Equal Pay Day was 31 August in 2018 so it has moved 3 days in the right direction – this year women must work an additional 59 days from the end of the last financial year to earn the same amount as men. At this rate, who knows, we could have pay equity in just 20 years!
Equal Pay Day is a symbolic indicator of the significance of the national gender pay gap and why it matters for Australian women. It highlights the barriers Australian women still face in having the same opportunities and rewards in our workplaces as men.
The Workplace Gender Equality Agency has calculated the national gender pay gap as 14.0% for full-time employees, a difference of $241.50 per week: a fall of 0.6%. Women’s weekly earnings on average are $1,484.80 compared to men’s weekly average earnings of $1,726.30, based on ABS data.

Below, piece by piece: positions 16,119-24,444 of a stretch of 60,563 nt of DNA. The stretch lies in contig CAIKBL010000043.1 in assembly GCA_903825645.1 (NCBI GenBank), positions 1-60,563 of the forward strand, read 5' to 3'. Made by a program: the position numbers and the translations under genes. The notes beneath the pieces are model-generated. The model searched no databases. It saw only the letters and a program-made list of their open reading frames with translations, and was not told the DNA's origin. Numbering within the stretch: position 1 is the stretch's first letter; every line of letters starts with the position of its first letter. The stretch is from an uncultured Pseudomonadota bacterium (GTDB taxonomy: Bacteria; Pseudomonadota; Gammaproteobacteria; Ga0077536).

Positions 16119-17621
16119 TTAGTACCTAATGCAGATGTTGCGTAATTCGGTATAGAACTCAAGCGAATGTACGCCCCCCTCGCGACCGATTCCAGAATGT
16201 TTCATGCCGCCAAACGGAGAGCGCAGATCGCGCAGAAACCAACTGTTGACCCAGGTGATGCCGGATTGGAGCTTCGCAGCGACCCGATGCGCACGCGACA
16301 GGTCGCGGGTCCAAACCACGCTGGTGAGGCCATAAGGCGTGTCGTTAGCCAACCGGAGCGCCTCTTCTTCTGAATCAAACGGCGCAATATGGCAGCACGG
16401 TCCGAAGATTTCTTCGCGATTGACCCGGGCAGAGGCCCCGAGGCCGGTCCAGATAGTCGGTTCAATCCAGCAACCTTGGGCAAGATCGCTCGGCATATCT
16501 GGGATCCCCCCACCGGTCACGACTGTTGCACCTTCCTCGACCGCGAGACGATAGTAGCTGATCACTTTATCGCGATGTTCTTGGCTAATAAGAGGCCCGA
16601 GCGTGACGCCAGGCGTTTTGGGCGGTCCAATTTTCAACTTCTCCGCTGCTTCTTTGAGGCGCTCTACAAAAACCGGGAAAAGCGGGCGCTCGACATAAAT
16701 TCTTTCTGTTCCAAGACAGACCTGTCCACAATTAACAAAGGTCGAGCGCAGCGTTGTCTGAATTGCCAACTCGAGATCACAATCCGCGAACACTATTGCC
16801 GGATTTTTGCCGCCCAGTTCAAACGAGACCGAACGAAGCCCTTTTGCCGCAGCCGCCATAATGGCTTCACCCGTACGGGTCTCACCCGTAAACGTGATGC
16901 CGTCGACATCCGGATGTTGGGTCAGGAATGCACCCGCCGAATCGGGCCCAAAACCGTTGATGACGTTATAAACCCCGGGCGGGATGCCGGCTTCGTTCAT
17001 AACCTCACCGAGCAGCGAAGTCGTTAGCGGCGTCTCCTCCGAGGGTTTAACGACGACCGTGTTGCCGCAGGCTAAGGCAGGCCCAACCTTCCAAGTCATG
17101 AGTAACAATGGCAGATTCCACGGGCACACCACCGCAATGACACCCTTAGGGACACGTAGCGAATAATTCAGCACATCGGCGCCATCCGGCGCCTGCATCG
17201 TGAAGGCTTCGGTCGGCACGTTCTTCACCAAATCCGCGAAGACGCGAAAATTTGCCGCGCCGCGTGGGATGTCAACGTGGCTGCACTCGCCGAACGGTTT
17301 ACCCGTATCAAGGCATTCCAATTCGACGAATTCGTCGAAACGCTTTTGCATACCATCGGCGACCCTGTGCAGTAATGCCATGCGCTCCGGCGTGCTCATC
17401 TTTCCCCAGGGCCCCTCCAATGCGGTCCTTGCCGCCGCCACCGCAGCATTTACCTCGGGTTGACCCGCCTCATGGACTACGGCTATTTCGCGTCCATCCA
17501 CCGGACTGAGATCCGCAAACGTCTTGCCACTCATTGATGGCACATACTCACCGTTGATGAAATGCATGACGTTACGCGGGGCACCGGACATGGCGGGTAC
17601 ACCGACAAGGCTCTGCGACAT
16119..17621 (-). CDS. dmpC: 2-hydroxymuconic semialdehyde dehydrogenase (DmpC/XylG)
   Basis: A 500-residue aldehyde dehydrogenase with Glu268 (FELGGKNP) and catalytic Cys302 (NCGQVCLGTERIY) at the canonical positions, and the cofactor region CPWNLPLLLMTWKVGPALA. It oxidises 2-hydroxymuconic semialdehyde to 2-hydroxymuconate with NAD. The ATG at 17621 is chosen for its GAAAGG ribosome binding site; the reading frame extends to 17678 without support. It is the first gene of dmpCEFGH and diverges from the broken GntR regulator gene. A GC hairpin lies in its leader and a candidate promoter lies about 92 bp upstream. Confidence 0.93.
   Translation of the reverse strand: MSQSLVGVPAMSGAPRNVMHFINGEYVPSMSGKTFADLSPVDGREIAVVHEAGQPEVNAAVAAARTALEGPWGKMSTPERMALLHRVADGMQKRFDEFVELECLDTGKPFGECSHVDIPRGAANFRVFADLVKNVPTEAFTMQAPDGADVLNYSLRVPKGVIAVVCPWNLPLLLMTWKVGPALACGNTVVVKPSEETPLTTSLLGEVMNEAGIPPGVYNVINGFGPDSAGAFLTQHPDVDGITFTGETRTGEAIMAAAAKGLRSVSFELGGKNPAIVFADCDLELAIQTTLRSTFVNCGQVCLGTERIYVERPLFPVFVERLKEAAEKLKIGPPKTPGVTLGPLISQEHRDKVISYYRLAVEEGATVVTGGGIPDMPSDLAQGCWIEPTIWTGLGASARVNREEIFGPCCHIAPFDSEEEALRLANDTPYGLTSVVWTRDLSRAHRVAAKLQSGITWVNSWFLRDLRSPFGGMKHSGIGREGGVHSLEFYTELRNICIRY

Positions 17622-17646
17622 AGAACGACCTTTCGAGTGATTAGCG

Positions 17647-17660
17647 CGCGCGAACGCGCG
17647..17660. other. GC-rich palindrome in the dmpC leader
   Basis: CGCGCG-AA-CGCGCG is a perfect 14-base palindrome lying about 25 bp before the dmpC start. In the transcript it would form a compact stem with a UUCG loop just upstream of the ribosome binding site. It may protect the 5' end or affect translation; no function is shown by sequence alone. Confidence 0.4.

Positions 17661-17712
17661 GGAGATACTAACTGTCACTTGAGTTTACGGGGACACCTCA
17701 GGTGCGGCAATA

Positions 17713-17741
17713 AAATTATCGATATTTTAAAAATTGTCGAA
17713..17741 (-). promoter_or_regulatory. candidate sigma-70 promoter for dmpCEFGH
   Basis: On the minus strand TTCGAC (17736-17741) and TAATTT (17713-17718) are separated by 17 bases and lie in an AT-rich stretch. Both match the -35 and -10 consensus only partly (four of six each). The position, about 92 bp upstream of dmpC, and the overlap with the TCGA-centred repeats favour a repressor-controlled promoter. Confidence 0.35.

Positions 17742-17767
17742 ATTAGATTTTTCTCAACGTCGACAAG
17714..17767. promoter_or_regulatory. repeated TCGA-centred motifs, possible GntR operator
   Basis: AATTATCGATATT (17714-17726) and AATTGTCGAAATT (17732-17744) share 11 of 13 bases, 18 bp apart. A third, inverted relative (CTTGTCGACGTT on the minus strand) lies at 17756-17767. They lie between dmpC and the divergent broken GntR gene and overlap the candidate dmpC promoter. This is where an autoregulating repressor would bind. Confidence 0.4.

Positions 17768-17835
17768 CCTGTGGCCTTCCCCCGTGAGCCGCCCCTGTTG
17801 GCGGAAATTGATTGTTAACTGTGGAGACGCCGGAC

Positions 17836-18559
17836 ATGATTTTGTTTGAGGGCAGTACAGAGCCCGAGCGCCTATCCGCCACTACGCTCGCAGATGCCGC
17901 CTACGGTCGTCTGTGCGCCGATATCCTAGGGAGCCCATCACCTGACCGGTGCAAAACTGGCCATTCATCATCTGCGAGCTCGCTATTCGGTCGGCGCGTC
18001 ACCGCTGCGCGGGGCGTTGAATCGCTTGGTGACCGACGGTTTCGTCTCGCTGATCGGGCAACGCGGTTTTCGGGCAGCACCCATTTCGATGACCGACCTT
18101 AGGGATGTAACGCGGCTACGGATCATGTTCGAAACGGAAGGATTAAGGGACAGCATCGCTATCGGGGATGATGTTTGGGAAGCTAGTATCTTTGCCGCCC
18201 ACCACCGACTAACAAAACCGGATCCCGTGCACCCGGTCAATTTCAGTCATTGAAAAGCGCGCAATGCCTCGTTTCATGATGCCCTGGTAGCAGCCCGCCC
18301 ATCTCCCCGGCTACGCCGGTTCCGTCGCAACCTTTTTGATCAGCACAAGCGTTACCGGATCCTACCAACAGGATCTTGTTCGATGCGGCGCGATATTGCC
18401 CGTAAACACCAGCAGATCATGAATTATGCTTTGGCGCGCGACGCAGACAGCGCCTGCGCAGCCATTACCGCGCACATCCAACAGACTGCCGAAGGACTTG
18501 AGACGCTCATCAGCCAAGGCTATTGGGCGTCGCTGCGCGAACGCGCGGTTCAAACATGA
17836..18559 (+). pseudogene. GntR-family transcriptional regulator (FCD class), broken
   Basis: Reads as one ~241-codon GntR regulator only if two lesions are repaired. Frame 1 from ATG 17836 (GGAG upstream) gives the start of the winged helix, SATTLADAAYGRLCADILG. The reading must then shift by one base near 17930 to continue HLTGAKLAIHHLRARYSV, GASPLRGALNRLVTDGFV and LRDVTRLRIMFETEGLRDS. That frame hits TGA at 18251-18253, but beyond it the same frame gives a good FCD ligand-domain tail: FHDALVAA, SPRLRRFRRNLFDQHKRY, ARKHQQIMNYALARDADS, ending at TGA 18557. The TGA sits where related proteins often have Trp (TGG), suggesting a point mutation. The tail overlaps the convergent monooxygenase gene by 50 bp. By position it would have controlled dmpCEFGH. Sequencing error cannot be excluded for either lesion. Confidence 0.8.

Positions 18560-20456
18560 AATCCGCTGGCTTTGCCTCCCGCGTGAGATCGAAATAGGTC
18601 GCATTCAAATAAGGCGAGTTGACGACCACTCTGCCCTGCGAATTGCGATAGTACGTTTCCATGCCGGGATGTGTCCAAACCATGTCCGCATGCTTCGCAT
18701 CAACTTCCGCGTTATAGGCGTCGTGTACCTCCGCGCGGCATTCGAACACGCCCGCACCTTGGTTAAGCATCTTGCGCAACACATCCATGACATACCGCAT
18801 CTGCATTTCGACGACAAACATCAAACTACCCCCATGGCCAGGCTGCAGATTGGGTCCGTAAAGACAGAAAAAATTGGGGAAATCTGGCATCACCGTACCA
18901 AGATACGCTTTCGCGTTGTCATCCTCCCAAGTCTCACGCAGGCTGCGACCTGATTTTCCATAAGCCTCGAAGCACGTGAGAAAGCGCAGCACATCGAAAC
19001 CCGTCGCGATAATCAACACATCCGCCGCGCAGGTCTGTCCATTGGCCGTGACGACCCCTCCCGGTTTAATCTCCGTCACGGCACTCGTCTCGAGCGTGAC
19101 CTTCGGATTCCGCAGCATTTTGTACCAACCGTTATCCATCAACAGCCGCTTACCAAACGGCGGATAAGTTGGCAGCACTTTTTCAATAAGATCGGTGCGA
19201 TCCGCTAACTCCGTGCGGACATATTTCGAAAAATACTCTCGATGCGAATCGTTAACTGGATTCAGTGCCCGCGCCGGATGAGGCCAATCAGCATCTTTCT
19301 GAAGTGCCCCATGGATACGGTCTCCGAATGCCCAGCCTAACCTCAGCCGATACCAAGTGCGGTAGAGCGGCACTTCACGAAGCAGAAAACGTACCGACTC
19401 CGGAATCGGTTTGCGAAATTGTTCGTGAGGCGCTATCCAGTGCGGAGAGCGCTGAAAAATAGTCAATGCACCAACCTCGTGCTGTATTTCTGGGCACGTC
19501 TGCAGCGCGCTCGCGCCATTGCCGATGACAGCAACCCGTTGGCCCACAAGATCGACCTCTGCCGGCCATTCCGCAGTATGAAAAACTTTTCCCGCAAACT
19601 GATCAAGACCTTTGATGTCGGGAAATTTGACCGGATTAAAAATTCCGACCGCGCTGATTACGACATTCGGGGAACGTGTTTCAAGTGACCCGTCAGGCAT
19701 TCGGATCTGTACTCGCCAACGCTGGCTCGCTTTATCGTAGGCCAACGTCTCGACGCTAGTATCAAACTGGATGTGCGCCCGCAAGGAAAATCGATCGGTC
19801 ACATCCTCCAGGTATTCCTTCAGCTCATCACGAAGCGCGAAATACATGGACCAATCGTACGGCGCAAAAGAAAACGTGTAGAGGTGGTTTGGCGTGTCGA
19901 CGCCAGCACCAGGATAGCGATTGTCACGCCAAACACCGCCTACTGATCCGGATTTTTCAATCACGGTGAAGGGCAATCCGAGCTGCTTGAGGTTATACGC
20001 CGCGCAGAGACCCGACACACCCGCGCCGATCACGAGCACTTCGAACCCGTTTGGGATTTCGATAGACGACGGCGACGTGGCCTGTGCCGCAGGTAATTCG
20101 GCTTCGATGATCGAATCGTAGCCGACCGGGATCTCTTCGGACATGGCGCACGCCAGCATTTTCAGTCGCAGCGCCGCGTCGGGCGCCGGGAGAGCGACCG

Libby Lyons, Workplace Gender Equality Agency Director, said she would have liked to see a stronger fall in the gender pay gap: “What Equal Pay Day actually signifies is that every other day of the year is Unequal Pay Day for women. Australian women first won the right to be paid the same as men for doing the same work or work of equal or comparable value in 1969 – that’s 50 years ago!”
[Un]Equal Pay Day is not about two people being paid differently for the same work, it is about the national gender pay gap. The gender pay gap refers to the difference between women’s and men’s average weekly full-time base salary earnings, expressed as a percentage of men’s earnings. It is a measure of women’s overall positions in the paid workforce and does not compare like roles.